The decision to move into one of the senior assisted living facilities can be both stressful and overwhelming. So many decisions have to be made which can be challenging; especially if this is something you have never done before.
If the senior in your family is battling with some kind of condition like Alzheimer’s then the options you’re weighing will look a little different than they would under normal circumstances. In that case, you will need to weigh in different factors and look at specialized facilities like memory care facilities for seniors.
If the elder in your family is showing signs of memory loss or is recently diagnosed with dementia or Alzheimer’s, it may make more sense to move into a memory care home. But, you may also be tempted to move into an assisted living facility if the person is still relatively able to function on their own. Both choices carry their advantages and disadvantages.
You should know that assisted living and memory care facilities are not the same things. So, what similarities and differences do they share? And, when does it make sense to move into them? Let’s see…
What Is Assisted Living?
Assisted living provides for a lifestyle to the seniors wherein they can function rather independently while receiving a certain level of help such as that with medication, dressing, transportation, bathing, etc.
This kind of arrangement is great for people who feel it’s getting difficult for them to go up and downstairs and navigate their homes. It’s also good for individuals who don’t want the trouble of managing a household and enjoy the help that makes their lives a little easier.
Assisted living facilities range from residential neighborhoods to apartment-style buildings. The residents live in their individual home space and also enjoy some common community areas like fitness centers, dining rooms, etc. Some communities also offer added services like laundry and housekeeping, as well as luxury assisted living services.
What Is Memory Care?
Memory care communities are designed specifically to meet the unique needs of elders diagnosed with neurocognitive conditions like Alzheimer’s and dementia. If the person is in the early stages of the condition, the care they need may not be much. However, since most neurological conditions are progressive, they may need more and more assistance with changing needs which is what these memory care facilities are equipped to offer.
The facilities help you transition into a different living space safely and securely while also reducing stress. Secure entrances and hallways are designed to encourage interaction. Professional help is also available 24/7 to care for dementia patients.
Similarities Between Memory Care and Assisted Living
Both memory care and assisted living communities offer help and care to the residents so they can live safely and freely as much as possible. Most memory care facilities will have assisted living as part of their services but not all assisted living are equipped to offer services specific to memory care.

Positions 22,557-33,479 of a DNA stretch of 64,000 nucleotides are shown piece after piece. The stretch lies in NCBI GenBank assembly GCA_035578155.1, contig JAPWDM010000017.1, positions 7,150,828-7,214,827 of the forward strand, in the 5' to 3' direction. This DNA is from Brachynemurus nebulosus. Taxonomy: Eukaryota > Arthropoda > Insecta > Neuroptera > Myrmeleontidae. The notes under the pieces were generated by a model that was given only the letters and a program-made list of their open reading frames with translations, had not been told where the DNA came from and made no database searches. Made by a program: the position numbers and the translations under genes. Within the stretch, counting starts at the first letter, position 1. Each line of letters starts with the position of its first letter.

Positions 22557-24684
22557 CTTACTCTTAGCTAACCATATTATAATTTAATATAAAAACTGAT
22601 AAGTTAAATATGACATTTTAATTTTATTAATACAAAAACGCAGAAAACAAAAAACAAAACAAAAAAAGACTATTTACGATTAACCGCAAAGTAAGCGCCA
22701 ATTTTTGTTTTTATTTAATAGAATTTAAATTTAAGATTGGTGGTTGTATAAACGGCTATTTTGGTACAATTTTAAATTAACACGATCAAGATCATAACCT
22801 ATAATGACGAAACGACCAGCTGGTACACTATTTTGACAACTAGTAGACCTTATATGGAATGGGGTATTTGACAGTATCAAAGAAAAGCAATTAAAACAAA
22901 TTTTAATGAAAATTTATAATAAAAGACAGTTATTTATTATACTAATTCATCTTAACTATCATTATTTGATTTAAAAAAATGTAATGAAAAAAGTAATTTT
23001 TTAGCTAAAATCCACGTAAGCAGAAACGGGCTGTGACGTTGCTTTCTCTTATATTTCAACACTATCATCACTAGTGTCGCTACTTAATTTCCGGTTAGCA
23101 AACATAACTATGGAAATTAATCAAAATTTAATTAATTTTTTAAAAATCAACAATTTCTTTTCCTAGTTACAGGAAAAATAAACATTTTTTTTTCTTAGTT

There may be some facilities that offer both kinds of services as separate housing communities on common ground.
Differences Between Memory Care and Assisted Living
The goal of assisted living is to offer help that allows residents freedom to live as they want in a safe environment. Providing individual assistance is the main philosophy on which these communities are built. The help given is not necessarily consistent and may vary as per the individual’s changing preferences.
With memory care, however, safety is the biggest priority. These facilities are for people who need constant care and supervision so they can live safely. The focus on independence is less although there may be room for some autonomy and making a few independent choices.
Memory Care or Assisted Living – Which One is Right For You?
If you think that the elderly in your family can live safely on their own with little help, then assisted living might be the best option. But, if the individual has been diagnosed with some memory issue like dementia or is in the initial stages of the condition, then you should contemplate moving them to a memory care community.
Some people – even though they are diagnosed with dementia – choose to move to assisted living simply because they don’t think they need the help yet. But, as the disease progresses – many wish that they had moved to a memory care sooner.
By living in one such community long before you even need the care, the person is better able to transition into a comfortable and safe place more readily. In this way, they enjoy comfort and peace while also having a sense of communal support. Dementia care communities are better at providing for the ever-changing needs of the elderly.
However, if you think that you don’t need the help, then assisted living is not a bad option either. In the end, you need to weigh your situation.